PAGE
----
In an evacuation centre setting, this practice team may consist of members from one general practice, or the team may consist of members from multiple different practices

Health services functional area coordinator (HSFAC)

The HSFAC is a local district or state-level coordinator of the functional area of health. Under emergency management arrangements, the local HSFAC is responsible for providing health support in a disaster to the LHD in support of the local emergency plan. There is a corresponding role at the state/territory level. Functional area coordinators also exist for other services, such as welfare

The HSFAC would make the decision that GPs are needed to attend an evacuation centre, and the LHD would then liaise with the PHN

State/territory health services functional area supporting plan (HEALTHPLAN)

State/territory health services functional area supporting plans support the state/territory emergency management plans

Local health districts/local health networks (LHDs/LHNs)

LHDs/LHNs are established to operate public hospital services and institutions and provide health services to communities within geographical areas or a defined patient population, as determined by the state or territory government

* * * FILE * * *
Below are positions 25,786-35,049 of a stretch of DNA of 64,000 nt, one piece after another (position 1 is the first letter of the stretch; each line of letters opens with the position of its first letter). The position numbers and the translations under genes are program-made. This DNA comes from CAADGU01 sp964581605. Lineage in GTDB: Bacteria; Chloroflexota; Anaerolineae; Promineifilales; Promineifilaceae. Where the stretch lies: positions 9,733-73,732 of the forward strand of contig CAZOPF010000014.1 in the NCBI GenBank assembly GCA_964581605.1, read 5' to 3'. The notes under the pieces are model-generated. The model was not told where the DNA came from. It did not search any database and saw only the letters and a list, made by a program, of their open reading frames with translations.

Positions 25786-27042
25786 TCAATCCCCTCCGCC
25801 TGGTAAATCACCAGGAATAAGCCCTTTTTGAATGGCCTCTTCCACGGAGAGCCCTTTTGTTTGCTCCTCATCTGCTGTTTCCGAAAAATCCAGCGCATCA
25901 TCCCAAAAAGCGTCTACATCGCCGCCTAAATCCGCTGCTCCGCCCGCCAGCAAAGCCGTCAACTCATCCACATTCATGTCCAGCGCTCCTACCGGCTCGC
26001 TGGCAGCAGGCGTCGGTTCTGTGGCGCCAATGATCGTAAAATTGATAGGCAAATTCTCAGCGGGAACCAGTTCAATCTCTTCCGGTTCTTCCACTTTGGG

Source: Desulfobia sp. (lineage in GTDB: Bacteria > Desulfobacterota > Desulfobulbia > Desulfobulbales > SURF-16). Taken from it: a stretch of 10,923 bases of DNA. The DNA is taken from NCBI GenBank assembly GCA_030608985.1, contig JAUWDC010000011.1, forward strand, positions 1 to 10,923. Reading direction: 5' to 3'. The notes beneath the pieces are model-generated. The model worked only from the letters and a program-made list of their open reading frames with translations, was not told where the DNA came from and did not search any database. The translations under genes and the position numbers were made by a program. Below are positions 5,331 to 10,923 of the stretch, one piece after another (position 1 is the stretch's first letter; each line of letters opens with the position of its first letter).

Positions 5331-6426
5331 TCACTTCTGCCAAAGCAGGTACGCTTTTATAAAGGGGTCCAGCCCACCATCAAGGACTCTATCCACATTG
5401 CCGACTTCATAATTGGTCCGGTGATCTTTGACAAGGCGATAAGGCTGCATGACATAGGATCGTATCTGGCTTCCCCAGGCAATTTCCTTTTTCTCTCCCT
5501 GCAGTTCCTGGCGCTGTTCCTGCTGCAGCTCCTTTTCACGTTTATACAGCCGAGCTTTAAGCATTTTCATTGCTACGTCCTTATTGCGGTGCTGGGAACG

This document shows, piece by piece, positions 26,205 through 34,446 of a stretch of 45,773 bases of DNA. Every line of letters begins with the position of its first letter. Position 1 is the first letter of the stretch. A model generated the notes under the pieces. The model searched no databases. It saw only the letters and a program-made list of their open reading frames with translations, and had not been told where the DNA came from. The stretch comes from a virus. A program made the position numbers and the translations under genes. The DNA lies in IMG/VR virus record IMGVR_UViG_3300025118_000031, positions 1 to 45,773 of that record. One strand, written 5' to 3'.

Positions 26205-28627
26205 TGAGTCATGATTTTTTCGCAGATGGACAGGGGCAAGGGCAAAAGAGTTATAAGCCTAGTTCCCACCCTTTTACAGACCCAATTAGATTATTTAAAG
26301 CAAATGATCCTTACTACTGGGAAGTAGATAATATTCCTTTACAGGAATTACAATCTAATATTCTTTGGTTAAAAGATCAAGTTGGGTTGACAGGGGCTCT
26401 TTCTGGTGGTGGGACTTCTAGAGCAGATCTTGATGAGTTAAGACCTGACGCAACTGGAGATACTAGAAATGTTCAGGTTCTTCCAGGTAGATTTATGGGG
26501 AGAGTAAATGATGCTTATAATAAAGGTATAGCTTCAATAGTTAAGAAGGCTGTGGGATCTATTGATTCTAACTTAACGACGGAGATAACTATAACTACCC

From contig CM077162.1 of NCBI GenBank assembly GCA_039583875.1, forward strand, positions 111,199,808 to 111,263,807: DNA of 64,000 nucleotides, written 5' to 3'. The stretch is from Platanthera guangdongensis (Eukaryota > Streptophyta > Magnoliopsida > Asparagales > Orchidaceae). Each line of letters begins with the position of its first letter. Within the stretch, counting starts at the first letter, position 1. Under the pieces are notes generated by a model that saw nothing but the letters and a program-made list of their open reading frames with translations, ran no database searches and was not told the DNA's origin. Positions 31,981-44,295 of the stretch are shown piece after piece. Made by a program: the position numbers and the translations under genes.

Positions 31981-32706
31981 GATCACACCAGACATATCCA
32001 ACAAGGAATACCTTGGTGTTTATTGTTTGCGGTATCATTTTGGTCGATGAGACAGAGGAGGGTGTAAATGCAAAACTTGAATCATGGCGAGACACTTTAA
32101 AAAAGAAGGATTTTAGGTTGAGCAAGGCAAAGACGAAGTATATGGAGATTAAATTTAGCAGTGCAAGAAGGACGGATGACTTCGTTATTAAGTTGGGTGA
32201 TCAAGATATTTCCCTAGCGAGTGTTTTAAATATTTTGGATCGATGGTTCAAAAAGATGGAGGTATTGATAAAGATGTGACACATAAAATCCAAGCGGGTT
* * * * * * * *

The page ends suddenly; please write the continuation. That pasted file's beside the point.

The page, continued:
In a disaster, LHD/LHNs are responsible for preparation and response to local disasters, including producing the LHD  health services functional area supporting plan (HEALTHPLAN), where PHNs can be incorporated

Primary health networks (PHNs)

PHNs are independent organisations that are funded by the Australian Government Department of Health and Aged Care to coordinate primary healthcare in their region

PHNs assess the needs of their community and commission and support health services so that people in their region can get coordinated healthcare where and when they need it

In a disaster, PHNs form the linkage between the LHD and GPs and other primary care health professionals in disasters. They are the path to an integrated inclusion of GPs into disasters

PHNs will usually have a disaster and management ‘lead’ role within their organisation. Note, this role is evolving and usually not well defined in emergency response plans

PHN disaster and emergency operations manager (or equivalent)

The PHN officer responsible for disaster management within the PHN

State/territory emergency management plans

All states and territories have their own emergency management plan, which is comprehensive plan detailing how the states/territories will plan for, respond to and recover from disasters and emergencies, as well as the roles and responsibilities of various agencies and organisations

NSW: State emergency management plan (EMPLAN)
Qld: Queensland emergency risk management framework
Vic: State emergency management plan (SEMP)
WA: State emergency management plan
SA: State emergency management plan
Tas: Tasmanian emergency management arrangements (TEMA)
NT: Territory emergency plan (TEP)
ACT: ACT emergency arrangements

This event attracts CPD points and can be self recorded